The horrific nature of my sister’s sudden death changed the color of the universe. Before she died the realm of existence was essentially a beautiful one, pleasant and continuously improving wherever you looked—and you might encounter petty annoyances here and there or have a bad or exhausting day; and brutal, petty, disgusting things were happening all the time in very distant places you’d never really seen with your own eyes, but still, there was an underlying order to the organization of this place. The world was a library filled with perfect laws, following a specific plan that definitely existed even if you were only capable of catching faint glimpses of the shelves and catalogs in the dark. There was little reason to doubt this.
Now everything is different; chalk up that essential American enthusiasm as another lost illusion shed on the path to objectivity. I’m in the position of a man who has lost something infinite, with no true reason or explanation given to me by anyone or anything, as if the deprivation of endless beauty could ever be justified. I am divided here. Half of me only believes in chaos and hell; the other half suspects that my sister’s death was still a part of that inscrutable order, and served as one of countless steps along the way to an end that is invisible to me, and probably always will be, at least for as long as I am a human being.
These ideas flowed over my eyes as my wife and I, several nights ago, randomly ran into a small stray dachshund as we were walking up a very steep hill to our apartment. I only saw the dog for a moment, and though it didn’t have a collar and seemed to have scratched away half of the fur from its belly, there was a comfortably obese Korean family walking nearby, and I thought somehow the two were associated; only a few moments later, after the dog was long gone, did I realize that it was a stray, probably abandoned a few weeks before by some irredeemably callous personality. I was up in our apartment by this time, but I ventured back out into the cold dark for a few minutes to see if I could find it, and though of course it was long gone I was still given a few minutes by myself, without any distractions, to suddenly think over how my life has changed.
The sadness of the poor dog overwhelmed me, actually. It was late and the neighborhood was empty and almost silent: from a telephone pole strung up and knotted and tangled with numerous electric wires came the sound of keys tinkling in a gasp of cold wind, and this noise in the quiet made me think of how lonely and sad the dog must be, shivering in the night, and how I was now totally powerless to help it because I had missed a brief opportunity to try to coax it inside our apartment building. Everything around me now relates to my sister, she consumes and transfixes my mind, I am eternally returning to her; the parallel between the two losses is obvious, and as I walked through the valley of tar and cement I could not help but suspect the dark cruelty of the universe.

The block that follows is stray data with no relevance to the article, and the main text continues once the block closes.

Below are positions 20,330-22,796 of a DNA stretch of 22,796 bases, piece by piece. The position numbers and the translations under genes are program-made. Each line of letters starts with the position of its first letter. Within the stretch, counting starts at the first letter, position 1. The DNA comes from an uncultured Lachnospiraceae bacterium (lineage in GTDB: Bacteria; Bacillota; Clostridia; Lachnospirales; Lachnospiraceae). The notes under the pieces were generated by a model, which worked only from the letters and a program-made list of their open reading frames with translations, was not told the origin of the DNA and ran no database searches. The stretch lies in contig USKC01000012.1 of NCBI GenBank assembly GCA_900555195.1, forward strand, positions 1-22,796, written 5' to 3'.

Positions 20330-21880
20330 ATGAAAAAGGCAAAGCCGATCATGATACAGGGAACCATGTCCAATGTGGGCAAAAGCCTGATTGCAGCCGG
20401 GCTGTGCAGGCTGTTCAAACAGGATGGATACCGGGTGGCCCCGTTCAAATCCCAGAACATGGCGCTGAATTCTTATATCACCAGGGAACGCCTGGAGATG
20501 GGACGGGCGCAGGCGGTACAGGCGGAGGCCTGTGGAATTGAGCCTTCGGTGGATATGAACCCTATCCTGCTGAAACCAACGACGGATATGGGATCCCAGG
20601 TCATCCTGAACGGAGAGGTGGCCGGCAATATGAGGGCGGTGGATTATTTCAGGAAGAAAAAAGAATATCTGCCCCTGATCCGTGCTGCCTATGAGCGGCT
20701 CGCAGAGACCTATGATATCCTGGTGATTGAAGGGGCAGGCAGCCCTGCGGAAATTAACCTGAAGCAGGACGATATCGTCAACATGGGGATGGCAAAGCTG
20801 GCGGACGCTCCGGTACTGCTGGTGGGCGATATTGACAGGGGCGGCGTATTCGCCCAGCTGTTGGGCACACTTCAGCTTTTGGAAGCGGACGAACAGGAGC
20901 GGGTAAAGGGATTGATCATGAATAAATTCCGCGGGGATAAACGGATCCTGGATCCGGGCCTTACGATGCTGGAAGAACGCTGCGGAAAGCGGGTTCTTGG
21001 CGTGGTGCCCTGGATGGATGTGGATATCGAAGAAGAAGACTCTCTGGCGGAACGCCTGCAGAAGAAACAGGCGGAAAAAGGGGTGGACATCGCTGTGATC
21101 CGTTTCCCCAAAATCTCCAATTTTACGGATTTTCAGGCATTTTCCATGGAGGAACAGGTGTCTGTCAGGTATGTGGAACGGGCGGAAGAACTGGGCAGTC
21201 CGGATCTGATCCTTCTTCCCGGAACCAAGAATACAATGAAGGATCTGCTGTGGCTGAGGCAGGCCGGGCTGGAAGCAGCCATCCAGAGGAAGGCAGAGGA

There were other moments over the past few days that tie into the acceptance stage of my grief and frustration: while walking through the hub of Sasang, crowded now with subways and bus stations and light rails thundering on the overpass and roaring cars and taxis and bicycles and motorbikes and pedestrians pumped along metropolitan arteries by the most powerful and invisible urge, I was forced into admiration for the god(s) who create and preserve and destroy everything around us, the deities who have not only made this amazing place but keep every soul and star flying along its paths, whether preordained or not. The world seemed so incredible that only incredible and immortal powers, beyond all reach of our science, could possibly sustain it.
The last image was possibly a consolation: a sudden glance out the bathroom window to a blue windshield splashed with blue rainwater, the reflections of windy trees and soaring apartment buildings warped in its cool glass, telling me (like a mirror held to my heart) that Gwen’s death was required by a reason that would make sense to me if I could see it, that she still exists somewhere, and that all of us will meet again.